Backing francis

Backing francis

Pope Francis © Evandro Inetti

Chilean abuse victim distances herself from ex-Vatican diplomat Vigano. A canon lawyer also says Vigano has violated loyalty to the pope. The latter had meanwhile asked the Jesuits for help.

Chilean anti-abuse activist Juan Carlos Cruz has distanced himself from former Vatican diplomat Carlo Maria Vigano, who accused Pope Francis of protecting a sexually assaulting cardinal. People like Vigano were using the abuse debate for their own "regressive agenda" to harm the pope and without the victims playing a role, Cruz wrote (Wednesday) on Twitter. Cruz is himself a victim of a Catholic cleric and, along with two other men, helped expose the sex scandal in the Chilean church.

According to Cruz, Vigano was also the subject of a personal conversation he had with Francis. As Cruz told The New York Times, the pope was critical of his onetime ambassador for arranging an impromptu meeting with controversial registrar Kim Davis during Francis' U.S. trip in September 2015.

The pope let Vigano go

Davis had faced disciplinary proceedings in the U.S. for her opposition to gay marriage. The meeting, which media at the time interpreted as the pope backing Davis, caused irritation among both the Vatican delegation and its U.S. hosts. The Vatican said at the time that the meeting with Davis could "not be understood as an endorsement of their position".

According to Cruz, Francis, referring to the episode, said he was "horrified" and fired his U.S. ambassador, Vigano, because of it.

The Vatican acted

The 77-year-old Vigano, papal ambassador to Washington from 2011 to 2016, had released a memorandum over the weekend on former Washington Cardinal Theodore McCarrick, 88. In it, the diplomat claims he personally told Francis as early as the summer of 2013 that McCarrick had "corrupted generations of seminarians and priests" and that Pope Benedict XVI. (2005-2013) was sentenced to a reclusive life of penance.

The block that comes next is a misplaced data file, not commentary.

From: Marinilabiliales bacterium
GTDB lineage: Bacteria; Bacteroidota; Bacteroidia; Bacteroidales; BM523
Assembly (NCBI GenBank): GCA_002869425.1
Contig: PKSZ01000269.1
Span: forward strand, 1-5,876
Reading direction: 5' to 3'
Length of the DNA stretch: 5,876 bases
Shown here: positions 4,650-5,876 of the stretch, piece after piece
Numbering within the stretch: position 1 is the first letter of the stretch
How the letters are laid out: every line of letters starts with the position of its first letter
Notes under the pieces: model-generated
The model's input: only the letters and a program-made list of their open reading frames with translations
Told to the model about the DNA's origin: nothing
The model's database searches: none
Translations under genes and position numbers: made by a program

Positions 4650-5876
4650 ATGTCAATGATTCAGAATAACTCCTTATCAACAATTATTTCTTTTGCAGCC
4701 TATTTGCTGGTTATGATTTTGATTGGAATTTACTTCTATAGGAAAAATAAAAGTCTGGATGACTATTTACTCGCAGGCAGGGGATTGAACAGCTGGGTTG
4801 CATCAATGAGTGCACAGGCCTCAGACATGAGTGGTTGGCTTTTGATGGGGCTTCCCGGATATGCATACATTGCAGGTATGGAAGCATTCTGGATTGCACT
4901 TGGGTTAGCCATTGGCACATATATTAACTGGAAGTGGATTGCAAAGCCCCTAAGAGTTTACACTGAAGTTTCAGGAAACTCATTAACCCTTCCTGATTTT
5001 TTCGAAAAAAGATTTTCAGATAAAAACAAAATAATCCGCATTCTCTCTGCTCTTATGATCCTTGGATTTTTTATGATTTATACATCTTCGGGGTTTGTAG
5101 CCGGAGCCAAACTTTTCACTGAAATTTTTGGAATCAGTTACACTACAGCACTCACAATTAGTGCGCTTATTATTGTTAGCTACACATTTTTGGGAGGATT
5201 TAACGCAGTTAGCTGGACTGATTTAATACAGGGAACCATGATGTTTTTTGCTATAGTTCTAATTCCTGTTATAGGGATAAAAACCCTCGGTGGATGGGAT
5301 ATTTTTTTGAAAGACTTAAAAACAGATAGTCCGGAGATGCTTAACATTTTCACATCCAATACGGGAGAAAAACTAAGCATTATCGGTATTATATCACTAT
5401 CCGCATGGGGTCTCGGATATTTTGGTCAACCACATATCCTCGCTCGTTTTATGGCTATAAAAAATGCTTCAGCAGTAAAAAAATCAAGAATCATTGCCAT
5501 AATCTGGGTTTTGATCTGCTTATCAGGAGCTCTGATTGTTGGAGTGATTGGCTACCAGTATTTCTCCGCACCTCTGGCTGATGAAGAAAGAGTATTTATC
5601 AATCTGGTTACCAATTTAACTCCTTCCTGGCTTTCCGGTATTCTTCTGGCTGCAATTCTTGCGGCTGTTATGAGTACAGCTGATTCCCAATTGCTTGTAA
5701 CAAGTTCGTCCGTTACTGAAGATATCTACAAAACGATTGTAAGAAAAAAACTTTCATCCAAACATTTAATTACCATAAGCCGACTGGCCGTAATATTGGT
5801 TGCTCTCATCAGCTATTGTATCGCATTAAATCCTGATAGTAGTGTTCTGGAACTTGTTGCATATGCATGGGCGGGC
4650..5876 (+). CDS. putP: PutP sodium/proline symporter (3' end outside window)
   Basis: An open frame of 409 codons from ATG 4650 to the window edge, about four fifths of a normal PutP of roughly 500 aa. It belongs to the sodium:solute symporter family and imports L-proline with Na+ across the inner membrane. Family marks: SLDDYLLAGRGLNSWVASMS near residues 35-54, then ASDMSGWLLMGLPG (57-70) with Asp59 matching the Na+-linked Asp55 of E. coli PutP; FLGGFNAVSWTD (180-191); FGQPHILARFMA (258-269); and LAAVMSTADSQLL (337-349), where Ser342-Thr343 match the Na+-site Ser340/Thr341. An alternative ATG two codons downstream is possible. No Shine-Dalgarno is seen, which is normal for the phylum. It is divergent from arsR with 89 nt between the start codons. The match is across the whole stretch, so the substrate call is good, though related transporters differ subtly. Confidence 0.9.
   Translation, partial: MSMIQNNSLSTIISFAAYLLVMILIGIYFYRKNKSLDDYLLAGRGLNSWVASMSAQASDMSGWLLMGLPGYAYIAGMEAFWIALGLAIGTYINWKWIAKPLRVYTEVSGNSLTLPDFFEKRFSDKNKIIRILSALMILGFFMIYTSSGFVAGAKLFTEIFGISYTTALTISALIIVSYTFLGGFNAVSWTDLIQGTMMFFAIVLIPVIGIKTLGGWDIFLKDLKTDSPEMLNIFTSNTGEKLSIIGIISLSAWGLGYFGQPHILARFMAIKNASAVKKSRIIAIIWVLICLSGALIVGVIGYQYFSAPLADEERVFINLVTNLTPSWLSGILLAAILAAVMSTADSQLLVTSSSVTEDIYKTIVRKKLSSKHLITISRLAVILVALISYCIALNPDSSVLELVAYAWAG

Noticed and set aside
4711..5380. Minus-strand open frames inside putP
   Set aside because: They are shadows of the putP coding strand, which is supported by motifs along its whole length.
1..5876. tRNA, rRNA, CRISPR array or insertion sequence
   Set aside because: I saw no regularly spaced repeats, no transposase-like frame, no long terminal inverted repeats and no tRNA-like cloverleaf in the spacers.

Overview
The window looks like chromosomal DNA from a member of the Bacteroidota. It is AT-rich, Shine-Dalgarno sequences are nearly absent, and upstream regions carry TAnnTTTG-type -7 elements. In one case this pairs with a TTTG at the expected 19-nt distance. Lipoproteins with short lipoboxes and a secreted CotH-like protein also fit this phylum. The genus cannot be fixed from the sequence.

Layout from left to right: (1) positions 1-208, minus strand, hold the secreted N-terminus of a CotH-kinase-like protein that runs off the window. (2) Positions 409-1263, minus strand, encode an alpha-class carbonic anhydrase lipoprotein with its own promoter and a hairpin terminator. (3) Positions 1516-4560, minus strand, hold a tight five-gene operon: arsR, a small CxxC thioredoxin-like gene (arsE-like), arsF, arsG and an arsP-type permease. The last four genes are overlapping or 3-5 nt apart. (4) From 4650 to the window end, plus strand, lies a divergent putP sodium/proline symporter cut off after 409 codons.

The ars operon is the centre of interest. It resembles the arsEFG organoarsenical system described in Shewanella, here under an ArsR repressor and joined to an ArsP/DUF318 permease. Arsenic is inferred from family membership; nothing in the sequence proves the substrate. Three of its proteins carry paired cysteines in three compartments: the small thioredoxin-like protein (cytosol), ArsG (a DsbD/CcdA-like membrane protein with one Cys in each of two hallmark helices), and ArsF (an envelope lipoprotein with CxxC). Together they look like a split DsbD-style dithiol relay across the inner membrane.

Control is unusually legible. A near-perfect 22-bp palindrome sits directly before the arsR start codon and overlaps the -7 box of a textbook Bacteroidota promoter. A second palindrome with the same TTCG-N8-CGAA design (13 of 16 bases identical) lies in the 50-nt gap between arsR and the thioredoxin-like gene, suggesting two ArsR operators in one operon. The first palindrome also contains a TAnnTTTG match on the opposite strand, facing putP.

Whether Benedict XVI. actually ied sanctions against the then long-retired cardinal because of his homosexual past is not certain. After the New York archdiocese first classified allegations of sexual misconduct, including against minors, as "credible and substantial" in June, the Vatican banned McCarrick from performing priestly duties in public. Francis dismissed him from the cardinalate in late July.

Zulehner: Bishops must finally get behind the pope

Viennese theologian Paul Zulehner has also called on bishops in Germany, Austria and Switzerland, as well as throughout Europe, to resolutely oppose the "increasingly brazen" attacks on Pope Francis. After the demand for resignation in a "memorandum" by the former nuncio to the U.S., Archbishop Carlo Maria Vigano, which was also supported by other opponents of the pope, only one bishop worldwide, Giovanni D'Ercole of the Italian diocese of Ascoli Piceno, "has stood before the pope in this precarious situation". Zulehner expressed "dismay" at this in a blog entry and called on European bishops' conferences to abandon their previous "scandalous silence".

The pastoral theologian and book author pointed out that the opponents of the cosmopolitan pope are networked worldwide. After Vigano's recent accusations regarding abuse cover-ups and homosexual networks in the Vatican, they dominated media coverage and "presumptuously" called for Francis to resign. Bishop D'Ercole wrote in a pastoral letter that the Pope's opponents had exploited the attention of the Pope's trip to Ireland in a concerted media operation. He, on the other hand, stands by the pope as the successor of the apostle Peter and supports his fight against abuse, the bishop of Ascoli Piceno stressed.